Research: Facebook May Keep Students in MOOCs
Researchers at Pennsylvania State University have published a study that suggests students may be more likely to stick with massive
online courses (MOOCs) if they use Facebook.
Zheng, a former doctoral student
at Penn State and current research scientist at Microsoft led the research and said she found that
open course students were
more engaged on Facebook groups and preferred interacting more on the
media site than through the course tools. That may be good news for
instructors who, according to Zheng, get frustrated because 90 percent
students who enroll in MOOCs leave the course after less than two weeks.
media may provide another communication channel for
the students," Zheng said. "Current MOOC platforms do not include
features for students to work together or good conversation channels
students and between students and teachers."
with fellow students and teachers in Facebook
groups and other social media sites is sometimes easier than through
conventional course tools. One advantage of Facebook groups is that
to sign up with their real names while students can create fake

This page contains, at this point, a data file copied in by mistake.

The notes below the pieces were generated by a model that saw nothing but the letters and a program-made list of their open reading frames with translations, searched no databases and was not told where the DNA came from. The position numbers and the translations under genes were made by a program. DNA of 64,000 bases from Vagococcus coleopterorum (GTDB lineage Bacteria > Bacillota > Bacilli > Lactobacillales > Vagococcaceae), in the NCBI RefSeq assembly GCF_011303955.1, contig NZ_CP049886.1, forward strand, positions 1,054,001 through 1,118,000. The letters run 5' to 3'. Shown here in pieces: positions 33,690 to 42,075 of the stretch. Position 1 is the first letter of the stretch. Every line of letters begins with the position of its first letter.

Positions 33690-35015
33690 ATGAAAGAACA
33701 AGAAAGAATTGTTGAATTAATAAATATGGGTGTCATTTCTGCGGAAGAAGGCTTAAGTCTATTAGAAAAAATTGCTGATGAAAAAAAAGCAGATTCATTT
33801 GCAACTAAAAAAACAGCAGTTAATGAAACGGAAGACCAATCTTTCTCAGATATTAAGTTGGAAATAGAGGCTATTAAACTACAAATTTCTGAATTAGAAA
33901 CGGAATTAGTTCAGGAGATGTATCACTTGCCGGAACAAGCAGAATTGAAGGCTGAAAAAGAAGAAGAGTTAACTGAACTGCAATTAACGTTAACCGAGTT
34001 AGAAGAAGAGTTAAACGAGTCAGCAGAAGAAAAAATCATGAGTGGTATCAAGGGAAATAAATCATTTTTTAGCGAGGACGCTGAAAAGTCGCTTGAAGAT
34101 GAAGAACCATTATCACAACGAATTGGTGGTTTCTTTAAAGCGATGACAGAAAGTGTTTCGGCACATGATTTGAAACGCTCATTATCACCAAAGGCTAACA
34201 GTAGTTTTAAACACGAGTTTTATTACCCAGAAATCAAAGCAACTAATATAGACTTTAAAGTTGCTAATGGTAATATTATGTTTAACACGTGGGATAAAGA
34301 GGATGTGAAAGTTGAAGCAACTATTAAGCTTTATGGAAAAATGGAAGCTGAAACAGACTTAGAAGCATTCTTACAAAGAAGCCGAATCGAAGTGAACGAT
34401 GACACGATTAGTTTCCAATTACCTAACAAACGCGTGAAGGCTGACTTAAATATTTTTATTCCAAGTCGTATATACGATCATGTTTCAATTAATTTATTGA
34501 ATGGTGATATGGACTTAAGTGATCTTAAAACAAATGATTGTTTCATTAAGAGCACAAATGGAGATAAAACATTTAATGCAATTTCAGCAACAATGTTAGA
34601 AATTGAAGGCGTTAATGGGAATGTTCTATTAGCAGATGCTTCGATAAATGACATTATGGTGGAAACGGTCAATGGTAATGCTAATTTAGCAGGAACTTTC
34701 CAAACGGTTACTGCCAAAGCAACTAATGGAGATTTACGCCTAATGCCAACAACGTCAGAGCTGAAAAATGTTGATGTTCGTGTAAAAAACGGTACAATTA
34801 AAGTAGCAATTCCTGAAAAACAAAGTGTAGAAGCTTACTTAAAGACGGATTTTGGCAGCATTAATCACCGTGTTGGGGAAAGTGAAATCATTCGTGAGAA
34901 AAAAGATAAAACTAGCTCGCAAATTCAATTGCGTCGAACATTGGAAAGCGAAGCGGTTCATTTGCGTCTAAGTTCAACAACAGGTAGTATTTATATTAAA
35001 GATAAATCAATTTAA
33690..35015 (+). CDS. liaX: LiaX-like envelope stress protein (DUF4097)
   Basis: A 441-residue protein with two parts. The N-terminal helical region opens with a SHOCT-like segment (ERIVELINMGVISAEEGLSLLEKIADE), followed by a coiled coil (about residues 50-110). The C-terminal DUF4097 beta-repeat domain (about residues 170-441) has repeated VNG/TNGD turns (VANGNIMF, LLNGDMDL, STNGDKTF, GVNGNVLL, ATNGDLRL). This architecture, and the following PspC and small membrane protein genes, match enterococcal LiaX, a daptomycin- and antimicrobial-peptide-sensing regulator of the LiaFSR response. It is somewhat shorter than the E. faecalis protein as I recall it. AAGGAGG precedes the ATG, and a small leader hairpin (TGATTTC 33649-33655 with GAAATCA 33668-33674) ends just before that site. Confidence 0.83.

course message boards and forums.
also appreciate that Facebook offers several ways to
contact the professor, she said. They can reply to a post, like a post
send a private message. Students on Facebook groups can meet and chat
before the course starts and, in some cases, long after it ends.
Facebook replies and posts also tend to be better organized than
conversations, which can easily become buried among other posts,
often have information overload and they become
confused in the MOOC platform message forum," Zheng said. "For example,
same topic might be posted several times, but people won't be able to
For the study, the researchers collected data from three different
Coursera, a platform that hosts MOOCs, and from Facebook groups. They
that less than 10 percent of Coursera users posted content while 28
Facebook users were active in the three course groups. The research
by Zheng, also interviewed several MOOC instructors and students for
The findings were announced at the annual Association
for Computer Machinery Conference
on Learning at Scale at the University
of Edinburgh in Edinburgh, Scotland, in late
Michael Hart is a Los Angeles-based freelance writer and the former executive editor of THE Journal.